Steven Anderson's Three Alarm Baptist Church: Barry Lynn of Americans United for the Separation of Church and State Weighs In
ABC 15's raw footage of the pastor's freak-out when questioned about his business practices
Pastor Anderson, the hate-Obama-I-want-the-Prez-to-die preacher-man, admitted to me in the interview captured by ABC 15 above, that he's been receiving mail for his fire alarm service Anderson Fire and Security Incorporated at the same physical address listed online for his church. He also admitted that he has been storing equipment at this address, in a space his business supposedly pays rent on.
Anderson did not deny that some of the instructional videos on his business' YouTube site were shot in his church, which is located in a strip-mall at 2707 W. Southern Ave. in Tempe. Since our verbal back-and-forth on Sunday -- and since CNN and ABC national picked up the story -- Anderson's YouTube and Web sites for his fire alarm business have been inaccessible. (YouTube lists the account as being "closed.")
Anderson's filings with the Arizona Corporation Commission, however, remain part of the public record. He has a listing for his church, incorporated in 2006, and one for his business, incorporated in 2008. Both give a Tempe address that Anderson told me is his home, and which is different from the Southern Ave. address for the physical church.
Anderson's church is set up in Arizona as a non-profit corporation.
"It is required that [an entity] be incorporated as a non-profit," stated CorpCom spokeswoman Rebecca Wilder, "in order that it be granted tax-exempt status."
Concerning Anderson's filings, Wilder observed that his "files are in order," but that, "If he's running a business out of his church, that might be something we might look at."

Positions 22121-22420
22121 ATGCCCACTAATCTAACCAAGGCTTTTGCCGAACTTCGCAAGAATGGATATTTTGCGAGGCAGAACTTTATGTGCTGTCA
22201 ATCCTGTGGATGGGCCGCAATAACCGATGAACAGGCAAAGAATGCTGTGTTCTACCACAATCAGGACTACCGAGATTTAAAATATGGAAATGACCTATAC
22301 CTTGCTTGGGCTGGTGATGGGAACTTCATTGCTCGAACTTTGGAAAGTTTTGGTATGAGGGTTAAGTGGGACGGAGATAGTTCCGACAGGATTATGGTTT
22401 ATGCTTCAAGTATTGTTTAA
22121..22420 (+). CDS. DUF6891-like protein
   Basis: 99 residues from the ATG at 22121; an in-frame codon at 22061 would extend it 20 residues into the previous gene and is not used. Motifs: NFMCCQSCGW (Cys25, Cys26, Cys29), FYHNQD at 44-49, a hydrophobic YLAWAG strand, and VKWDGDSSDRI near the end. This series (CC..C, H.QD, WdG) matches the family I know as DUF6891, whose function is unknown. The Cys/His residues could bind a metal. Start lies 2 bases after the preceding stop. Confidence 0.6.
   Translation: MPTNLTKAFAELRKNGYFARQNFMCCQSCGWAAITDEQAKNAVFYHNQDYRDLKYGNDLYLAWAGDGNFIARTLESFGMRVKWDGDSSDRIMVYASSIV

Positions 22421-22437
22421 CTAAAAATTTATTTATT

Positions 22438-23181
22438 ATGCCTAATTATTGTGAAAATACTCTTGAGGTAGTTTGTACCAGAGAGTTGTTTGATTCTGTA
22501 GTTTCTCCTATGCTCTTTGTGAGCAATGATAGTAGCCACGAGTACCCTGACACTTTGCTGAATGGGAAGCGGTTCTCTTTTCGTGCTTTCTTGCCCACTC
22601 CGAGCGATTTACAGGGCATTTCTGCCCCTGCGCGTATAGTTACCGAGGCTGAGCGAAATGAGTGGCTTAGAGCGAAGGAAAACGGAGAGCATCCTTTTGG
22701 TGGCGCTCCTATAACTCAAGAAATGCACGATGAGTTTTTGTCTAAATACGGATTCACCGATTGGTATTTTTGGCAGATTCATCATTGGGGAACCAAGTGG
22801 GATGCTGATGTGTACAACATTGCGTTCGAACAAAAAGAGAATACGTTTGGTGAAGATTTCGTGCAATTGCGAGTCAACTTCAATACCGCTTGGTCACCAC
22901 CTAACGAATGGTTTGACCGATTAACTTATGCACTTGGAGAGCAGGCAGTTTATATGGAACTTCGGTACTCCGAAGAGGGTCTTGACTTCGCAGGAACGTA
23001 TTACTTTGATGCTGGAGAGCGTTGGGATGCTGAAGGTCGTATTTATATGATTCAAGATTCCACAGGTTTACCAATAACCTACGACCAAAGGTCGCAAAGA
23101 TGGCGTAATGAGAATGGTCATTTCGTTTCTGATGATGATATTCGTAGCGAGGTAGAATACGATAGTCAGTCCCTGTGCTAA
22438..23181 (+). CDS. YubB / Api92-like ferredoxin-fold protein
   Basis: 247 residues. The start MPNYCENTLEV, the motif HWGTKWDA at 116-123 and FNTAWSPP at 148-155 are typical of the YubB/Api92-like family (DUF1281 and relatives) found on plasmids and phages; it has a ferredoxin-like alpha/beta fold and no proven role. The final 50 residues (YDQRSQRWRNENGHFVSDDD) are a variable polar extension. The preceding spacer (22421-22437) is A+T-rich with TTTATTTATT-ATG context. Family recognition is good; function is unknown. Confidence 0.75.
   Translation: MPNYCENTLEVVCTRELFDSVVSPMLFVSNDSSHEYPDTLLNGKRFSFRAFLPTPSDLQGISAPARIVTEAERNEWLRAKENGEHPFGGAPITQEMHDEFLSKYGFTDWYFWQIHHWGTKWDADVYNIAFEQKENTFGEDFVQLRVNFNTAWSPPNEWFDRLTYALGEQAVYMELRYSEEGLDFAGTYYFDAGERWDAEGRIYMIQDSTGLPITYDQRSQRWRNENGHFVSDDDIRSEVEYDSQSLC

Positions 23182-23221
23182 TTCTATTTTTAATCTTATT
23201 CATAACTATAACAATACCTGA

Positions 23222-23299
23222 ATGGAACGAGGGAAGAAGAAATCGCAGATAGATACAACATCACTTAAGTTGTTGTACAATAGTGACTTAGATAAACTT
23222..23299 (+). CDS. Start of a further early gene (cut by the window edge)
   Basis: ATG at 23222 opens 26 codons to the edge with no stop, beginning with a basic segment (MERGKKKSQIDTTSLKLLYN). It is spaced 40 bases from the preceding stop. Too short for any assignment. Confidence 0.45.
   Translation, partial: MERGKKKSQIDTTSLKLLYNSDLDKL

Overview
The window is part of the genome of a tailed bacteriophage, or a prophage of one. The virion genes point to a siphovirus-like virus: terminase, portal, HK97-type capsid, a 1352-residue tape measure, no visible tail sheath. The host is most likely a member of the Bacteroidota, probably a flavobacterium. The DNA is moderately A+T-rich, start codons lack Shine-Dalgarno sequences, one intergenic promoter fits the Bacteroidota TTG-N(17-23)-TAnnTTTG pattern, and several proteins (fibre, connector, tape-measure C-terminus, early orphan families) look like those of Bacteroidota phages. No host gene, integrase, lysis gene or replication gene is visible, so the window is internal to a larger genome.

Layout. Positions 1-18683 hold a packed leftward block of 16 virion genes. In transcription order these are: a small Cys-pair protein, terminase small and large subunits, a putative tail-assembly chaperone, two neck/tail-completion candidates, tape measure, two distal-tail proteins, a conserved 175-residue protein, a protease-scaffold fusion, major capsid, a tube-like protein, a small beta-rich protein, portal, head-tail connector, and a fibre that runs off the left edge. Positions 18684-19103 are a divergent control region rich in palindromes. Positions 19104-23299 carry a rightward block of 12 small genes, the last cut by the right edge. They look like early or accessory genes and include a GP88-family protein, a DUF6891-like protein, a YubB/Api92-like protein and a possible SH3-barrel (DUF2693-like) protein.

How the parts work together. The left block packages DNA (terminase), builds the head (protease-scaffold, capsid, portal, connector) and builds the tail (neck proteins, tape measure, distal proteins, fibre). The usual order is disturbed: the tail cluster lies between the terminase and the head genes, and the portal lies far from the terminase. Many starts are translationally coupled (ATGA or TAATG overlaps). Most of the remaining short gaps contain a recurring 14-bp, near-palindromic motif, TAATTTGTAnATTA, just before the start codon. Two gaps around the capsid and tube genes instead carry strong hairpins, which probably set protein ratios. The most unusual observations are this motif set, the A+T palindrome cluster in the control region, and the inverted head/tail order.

Wilder also indicated that it was "not unusual" for a home address to be listed for a church or a business.
Seeking a broader explanation of how churches are treated under the tax code, I gave Barry Lynn a call in D.C. Lynn is the head of Americans United for the Separation of Church and State, itself a non-profit, and one that recently condemned Anderson for his die-Obama remarks, calling on the religious right to repudiate them as well.
Lynn is an ordained minister with the United Church of Christ, and he has more than one wacky pastor praying for his death, just as Anderson is praying for Obama's demise. Lynn told me that a church has a great deal of latitude in avoiding government scrutiny, largely because of America's freedom of religion, as enshrined under the First Amendment to the U.S. Constitution.
"Most churches are automatically granted tax exempt status," Lynn informed me. "They don't even have to apply for it."
Still, that doesn't mean that a church can legally abuse this status.
"You can't utilize the resources of the charity or in this case the church for unrelated purposes," he told me. "Unless you pay a tax on unrelated business income.
"Unless it's a fire alarm that'll tell you when you're getting close to hell, there would be a tax consequence for using his tax exempt resources, his building, his tools, etc., for profit making purposes."
Lynn told me there's another issue: If you run a charity or church, you're prohibited from self-inurement, that is, profiting from your charitable enterprise.